Each writer has to make this decision for herself or himself, but I send manuscripts to closed houses by researching editors and selecting a specific person to contact. (Just as I do for publishers who do accept unsolicited submissions.) Here’s what has generally worked for me.
Always Submit to a Specific Editor
Early on, I followed guidelines, but the first reader is often (NOT always, I know) a very beginning editor or even a freelancer or student, and doesn’t necessarily have the same taste as an editor. I submitted on my own for years before I had an agent and am now doing it again. To me, it only makes sense to submit to a person–one I’ve researched–who can advocate to buy my manuscript. I try not to send it to someone who can only pass it on and say, “This one met the bare minimum for consideration.”
My first trade picture book that I sold (Stampede), I sent to a specific editor at Clarion, Jennifer Wingertzahn. And she bought a second manuscript, too (BookSpeak!). Every manuscript I’ve ever sold or an agent has sold for me has been addressed to one particular editor.
1. One Saturday in July 2017, I sent out a bunch of email submissions to editors, several of them brand new to me. Within a week, I received two replies–both rejections, but MUCH faster than if I had sent the manuscripts to a general slushpile address. And both editors had clearly read the manuscript and told me why they were passing. These were editors at Candlewick and Running Press Kids. Running Press’ website says, “(note we do not accept manuscripts or proposals via email)” and Candlewick’s says, “Manuscripts: We’re sorry, but we’re unable to accept unsolicited manuscripts at this time.” Carefully researching editors and sending professional, awesome letters or emails to specific editors is, in my opinion, the only efficient way to go. Well…MORE efficient, anyway. And it’s the only way to get your work read at closed houses if you are not agented or don’t meet the editor at a conference or something.
2. In January of 2018, I sent a picture book manusript to an editor I didn’t know at a newer publishing company. The website says: “We do not accept unsolicited original manuscripts.” Using a combination of Publishers Marketplace and Horn Book Guide Online, I identified the name of this editor, who had acquired some picture book manuscripts with themes similar to mine. I emailed, introduced myself, explained why I chose her to submit to, and pasted my manuscript directly into the email (in case attachments got sent directly to spam).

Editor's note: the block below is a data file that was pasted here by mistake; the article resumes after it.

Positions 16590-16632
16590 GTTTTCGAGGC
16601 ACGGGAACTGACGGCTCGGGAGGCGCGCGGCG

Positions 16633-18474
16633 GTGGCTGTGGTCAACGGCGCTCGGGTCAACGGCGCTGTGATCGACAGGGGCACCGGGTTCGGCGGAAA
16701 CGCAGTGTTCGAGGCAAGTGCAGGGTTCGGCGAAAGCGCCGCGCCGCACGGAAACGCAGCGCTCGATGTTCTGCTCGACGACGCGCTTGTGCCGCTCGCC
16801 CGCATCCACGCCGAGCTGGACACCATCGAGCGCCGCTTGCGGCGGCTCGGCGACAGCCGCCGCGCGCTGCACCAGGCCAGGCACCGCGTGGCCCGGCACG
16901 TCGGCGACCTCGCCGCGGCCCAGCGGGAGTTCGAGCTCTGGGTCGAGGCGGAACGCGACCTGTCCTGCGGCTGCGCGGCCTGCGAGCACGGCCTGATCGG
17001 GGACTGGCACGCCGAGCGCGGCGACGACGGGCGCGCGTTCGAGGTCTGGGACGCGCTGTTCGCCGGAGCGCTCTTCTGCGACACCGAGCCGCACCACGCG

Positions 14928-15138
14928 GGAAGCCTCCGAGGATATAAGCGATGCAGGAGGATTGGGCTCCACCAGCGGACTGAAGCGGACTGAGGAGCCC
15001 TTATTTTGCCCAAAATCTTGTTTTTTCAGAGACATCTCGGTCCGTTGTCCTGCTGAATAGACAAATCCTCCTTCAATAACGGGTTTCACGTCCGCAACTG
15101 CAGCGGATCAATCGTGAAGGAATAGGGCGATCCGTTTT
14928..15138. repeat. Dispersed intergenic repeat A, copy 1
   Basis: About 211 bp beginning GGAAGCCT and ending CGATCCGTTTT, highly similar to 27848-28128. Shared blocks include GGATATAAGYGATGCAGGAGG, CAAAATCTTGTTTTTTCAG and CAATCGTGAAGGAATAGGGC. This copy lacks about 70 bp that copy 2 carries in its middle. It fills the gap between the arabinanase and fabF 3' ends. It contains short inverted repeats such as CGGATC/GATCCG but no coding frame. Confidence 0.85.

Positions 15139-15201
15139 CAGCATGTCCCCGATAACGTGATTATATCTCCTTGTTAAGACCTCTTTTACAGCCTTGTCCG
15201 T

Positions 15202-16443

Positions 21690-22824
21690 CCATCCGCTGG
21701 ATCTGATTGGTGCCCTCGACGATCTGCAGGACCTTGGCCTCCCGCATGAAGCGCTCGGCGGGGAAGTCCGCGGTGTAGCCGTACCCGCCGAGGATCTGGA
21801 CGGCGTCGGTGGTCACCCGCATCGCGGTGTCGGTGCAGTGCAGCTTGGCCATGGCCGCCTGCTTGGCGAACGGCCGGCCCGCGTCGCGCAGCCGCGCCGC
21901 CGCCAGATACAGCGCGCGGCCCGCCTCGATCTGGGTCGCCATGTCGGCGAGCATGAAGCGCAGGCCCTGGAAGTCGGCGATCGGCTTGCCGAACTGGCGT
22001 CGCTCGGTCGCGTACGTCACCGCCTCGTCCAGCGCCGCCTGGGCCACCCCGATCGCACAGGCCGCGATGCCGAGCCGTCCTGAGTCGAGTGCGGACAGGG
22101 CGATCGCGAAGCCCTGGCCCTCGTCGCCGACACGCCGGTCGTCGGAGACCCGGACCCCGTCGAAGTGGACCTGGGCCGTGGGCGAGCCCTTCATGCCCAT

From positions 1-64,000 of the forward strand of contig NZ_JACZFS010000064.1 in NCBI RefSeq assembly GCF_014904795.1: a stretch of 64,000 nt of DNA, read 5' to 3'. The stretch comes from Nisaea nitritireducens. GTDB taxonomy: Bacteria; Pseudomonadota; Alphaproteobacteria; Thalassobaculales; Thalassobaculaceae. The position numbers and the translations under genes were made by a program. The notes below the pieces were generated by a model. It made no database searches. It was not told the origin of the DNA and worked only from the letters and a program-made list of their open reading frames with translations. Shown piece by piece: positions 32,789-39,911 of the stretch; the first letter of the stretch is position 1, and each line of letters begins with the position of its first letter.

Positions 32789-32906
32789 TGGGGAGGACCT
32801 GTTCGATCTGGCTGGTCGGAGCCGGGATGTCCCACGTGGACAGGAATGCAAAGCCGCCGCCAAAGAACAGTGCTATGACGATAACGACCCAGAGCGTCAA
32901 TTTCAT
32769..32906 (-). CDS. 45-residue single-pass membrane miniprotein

She replied two weeks later(!), saying, “Thank you for giving me a look at your picture book. This skews a little too young for our list. I’m currently looking mainly for [X and Y and Z] picture books. Thanks for keeping me in mind!” I sent a quick thank you to her.
A month later, I sent another manuscript (one that has at least X and Y, and I think Z, too). This was a manuscript I already had written months previously, though I was still polishing it. I didn’t write it specifically for this editor, in other words. This time I attached it as a Word document.
I quickly received an email saying she thought it had potential, and she asked me to revise it, based on specific notes. I did that, and in May, I had a signed contract with Two Lions/Amazon. Clover Kitty Goes to Kittygarten will come out in the summer of 2020!
Being polite and professional (and doing your homework) can open doors for you! Yes, I sometimes get an email response that says something like, “Hi Laura, Thanks for your email, but due to our work flow and company policy, we do not accept unsolicited manuscripts.” No editor has ever acted insulted that I emailed him or her. And I of course respect that and do not send to that editor again. But a blanket-wide company policy is often just to weed out people. It’s a fence to hurdle, but it’s not a steel wall keeping you out. IF you aim to be a professional writer, just follow good business practices. Do your research! Approach politely! Give it a shot!
You have to decide for yourself what works best for you. But in my opinion, this is the way to go, and it’s how I have submitted my work from the very beginning, before my first book was ever published.